He dropped into a chair and regarded his companion with half-closed eyes.
“Well, John. Dished, eh? Most infernal heat I ever endured! I can’t stand it, you know. I’ll have to go away.”
“Think,” said the other, “think that at this moment somewhere in the country there are great, cool, deep woods and lakes and waterfalls, and we might be sitting in flannels instead of being clothed in these garments of sin.”
“Think,” said George, “of nothing of the kind. Think of high upland glens and full brown rivers, and hillsides where there is always wind. Why do I tantalize myself and talk to a vexatious idiot like you?”
This young man had a deep voice, a most emphatic manner of speech, and a trick of cheerfully abusing his friends which they rather liked than otherwise.
“And why should I sit opposite six feet of foolishness which can give me no comfort? Whew! But I think I am getting cool at last. I have sworn to make use of my first half-hour of reasonable temperature and consequent clearness of mind to plan flight from this place.”
“May I come with you, my pretty maid? I am hideously sick of July in town. I know Mabel will never forgive me, but I must risk it.”
Mabel was the young man’s sister, and the friendship between the two was a perpetual joke. As a small girl she had been wont to con eagerly her brother’s cricketing achievements, for George had been a famous cricketer, and annually went crazy with excitement at the Eton and Harrow match. She exercised a maternal care over him, and he stood in wholesome fear of her and ordered his doings more or less at her judgment. Now she was married, but she still supervised her tall brother, and the victim made no secret of the yoke.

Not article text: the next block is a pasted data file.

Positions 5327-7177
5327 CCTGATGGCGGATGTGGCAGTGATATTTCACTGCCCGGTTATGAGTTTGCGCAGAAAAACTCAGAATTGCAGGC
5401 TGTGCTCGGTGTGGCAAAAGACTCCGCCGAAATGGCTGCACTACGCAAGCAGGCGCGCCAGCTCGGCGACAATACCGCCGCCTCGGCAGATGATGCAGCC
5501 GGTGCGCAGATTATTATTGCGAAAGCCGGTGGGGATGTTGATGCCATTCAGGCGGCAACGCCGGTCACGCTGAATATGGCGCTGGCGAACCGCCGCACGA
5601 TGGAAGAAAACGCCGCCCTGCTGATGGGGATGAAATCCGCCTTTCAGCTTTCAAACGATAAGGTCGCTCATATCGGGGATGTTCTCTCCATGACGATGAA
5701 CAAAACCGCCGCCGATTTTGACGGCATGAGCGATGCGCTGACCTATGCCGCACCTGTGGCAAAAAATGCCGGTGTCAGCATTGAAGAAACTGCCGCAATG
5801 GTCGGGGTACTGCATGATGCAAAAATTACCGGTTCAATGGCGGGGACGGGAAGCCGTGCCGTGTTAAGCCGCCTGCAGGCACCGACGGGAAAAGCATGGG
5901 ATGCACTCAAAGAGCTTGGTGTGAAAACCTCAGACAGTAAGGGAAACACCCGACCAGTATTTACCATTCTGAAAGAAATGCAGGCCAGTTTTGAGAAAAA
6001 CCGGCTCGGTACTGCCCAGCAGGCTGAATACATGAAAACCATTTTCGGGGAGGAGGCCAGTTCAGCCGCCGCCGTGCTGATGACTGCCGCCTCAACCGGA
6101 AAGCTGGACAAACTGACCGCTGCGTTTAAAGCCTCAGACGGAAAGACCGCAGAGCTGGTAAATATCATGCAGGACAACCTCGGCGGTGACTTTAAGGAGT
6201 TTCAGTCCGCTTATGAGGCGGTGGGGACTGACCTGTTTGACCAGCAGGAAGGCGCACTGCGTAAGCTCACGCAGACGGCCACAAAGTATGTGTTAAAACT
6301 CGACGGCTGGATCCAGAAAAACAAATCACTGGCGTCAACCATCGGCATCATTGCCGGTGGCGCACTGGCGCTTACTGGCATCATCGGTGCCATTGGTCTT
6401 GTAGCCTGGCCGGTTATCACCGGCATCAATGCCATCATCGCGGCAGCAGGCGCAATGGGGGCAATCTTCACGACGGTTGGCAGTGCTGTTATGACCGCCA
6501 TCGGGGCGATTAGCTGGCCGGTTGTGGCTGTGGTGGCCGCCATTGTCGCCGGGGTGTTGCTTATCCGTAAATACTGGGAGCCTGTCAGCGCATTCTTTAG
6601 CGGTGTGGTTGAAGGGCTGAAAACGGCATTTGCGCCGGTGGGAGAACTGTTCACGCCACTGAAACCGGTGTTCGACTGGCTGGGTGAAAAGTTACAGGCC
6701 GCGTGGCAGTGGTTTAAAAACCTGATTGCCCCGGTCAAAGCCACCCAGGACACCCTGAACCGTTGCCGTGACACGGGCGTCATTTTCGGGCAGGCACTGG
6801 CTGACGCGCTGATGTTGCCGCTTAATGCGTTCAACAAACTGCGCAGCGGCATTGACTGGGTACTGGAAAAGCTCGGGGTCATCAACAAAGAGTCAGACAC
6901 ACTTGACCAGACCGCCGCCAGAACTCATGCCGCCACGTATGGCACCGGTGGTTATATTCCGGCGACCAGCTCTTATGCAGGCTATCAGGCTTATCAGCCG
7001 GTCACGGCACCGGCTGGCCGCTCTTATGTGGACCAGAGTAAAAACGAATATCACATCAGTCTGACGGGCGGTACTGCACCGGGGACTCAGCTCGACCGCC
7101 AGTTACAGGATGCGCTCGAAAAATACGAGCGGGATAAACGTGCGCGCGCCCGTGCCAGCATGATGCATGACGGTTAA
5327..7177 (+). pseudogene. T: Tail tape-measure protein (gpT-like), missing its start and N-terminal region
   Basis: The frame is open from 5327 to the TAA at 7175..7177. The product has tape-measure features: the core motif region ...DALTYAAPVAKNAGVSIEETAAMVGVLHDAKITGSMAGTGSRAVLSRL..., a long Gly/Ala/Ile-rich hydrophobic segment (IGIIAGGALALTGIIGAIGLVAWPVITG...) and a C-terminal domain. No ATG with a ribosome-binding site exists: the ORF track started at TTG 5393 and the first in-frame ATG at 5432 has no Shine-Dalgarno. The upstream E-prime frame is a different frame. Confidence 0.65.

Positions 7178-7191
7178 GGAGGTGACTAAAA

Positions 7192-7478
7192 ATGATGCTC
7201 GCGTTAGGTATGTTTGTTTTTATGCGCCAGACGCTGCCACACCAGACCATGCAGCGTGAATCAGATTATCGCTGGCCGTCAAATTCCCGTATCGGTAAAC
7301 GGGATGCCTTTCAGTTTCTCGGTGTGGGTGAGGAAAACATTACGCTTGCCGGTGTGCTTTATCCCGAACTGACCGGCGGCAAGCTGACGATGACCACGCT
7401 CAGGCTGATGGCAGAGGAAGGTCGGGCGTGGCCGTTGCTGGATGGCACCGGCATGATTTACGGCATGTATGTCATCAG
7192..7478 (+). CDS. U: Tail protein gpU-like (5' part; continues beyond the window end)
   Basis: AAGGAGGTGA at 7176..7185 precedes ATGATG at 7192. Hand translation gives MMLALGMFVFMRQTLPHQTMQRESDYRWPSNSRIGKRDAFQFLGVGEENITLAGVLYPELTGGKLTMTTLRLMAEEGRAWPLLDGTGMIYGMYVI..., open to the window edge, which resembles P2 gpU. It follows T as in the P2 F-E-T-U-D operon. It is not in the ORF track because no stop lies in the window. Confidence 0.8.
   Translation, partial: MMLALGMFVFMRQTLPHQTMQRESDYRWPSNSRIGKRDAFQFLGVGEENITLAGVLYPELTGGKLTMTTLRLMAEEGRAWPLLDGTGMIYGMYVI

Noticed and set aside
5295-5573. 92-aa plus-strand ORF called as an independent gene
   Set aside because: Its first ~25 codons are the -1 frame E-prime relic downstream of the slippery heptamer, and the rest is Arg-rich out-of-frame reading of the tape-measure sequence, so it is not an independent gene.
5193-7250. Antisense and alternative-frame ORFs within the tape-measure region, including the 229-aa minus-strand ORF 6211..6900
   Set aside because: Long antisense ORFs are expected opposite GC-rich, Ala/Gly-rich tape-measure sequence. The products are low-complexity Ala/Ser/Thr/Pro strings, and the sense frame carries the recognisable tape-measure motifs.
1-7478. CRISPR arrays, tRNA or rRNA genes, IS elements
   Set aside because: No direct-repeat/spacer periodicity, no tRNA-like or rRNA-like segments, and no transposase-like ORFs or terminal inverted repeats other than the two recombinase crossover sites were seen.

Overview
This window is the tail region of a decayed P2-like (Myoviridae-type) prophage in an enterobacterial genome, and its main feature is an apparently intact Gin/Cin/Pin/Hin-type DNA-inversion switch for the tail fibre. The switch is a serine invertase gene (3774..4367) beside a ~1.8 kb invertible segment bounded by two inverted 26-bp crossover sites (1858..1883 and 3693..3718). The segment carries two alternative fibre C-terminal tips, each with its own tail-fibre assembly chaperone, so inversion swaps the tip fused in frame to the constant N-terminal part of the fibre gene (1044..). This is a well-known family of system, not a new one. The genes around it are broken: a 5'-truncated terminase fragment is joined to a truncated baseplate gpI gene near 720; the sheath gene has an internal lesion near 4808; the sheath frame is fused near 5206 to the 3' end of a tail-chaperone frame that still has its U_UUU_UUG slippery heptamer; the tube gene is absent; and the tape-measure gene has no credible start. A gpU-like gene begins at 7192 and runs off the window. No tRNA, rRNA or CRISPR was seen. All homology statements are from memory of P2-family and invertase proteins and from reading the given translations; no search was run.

Suddenly Arthur jumped to his feet. “I say, what about Lewis Haystoun? He is home now, somewhere in Scotland. Have you heard a word about him?”
“He has never written,” groaned George, but he took out a pocket-book and shook therefrom certain newspaper cuttings. “The people I employ sent me these about him to-day.” And he laid them out on his knee.
The first of them was long, and consisted of a belated review of Mr. Haystoun’s book. George, who never read such things, handed it to Arthur, who glanced over the lines and returned it. The second explained in correct journalese that the Manorwater family had returned to Glenavelin for the summer and autumn, and that Mr. Lewis Haystoun was expected at Etterick shortly. The third recorded the opening of a bazaar in the town of Gledsmuir which Mr. Haystoun had patronised, “looking,” said the fatuous cutting, “very brown and distinguished after his experiences in the East.”—“Whew!” said George. “Poor beggar, to have such stuff written about him!”—The fourth discussed the possible retirement of Sir Robert Merkland, the member for Gledsmuir, and his possible successor. Mr. Haystoun’s name was mentioned, “though indeed,” said the wiseacre, “that gentleman has never shown any decided leanings to practical politics. We understand that the seat will be contested in the Radical interest by Mr. Albert Stocks, the well-known writer and lecturer.”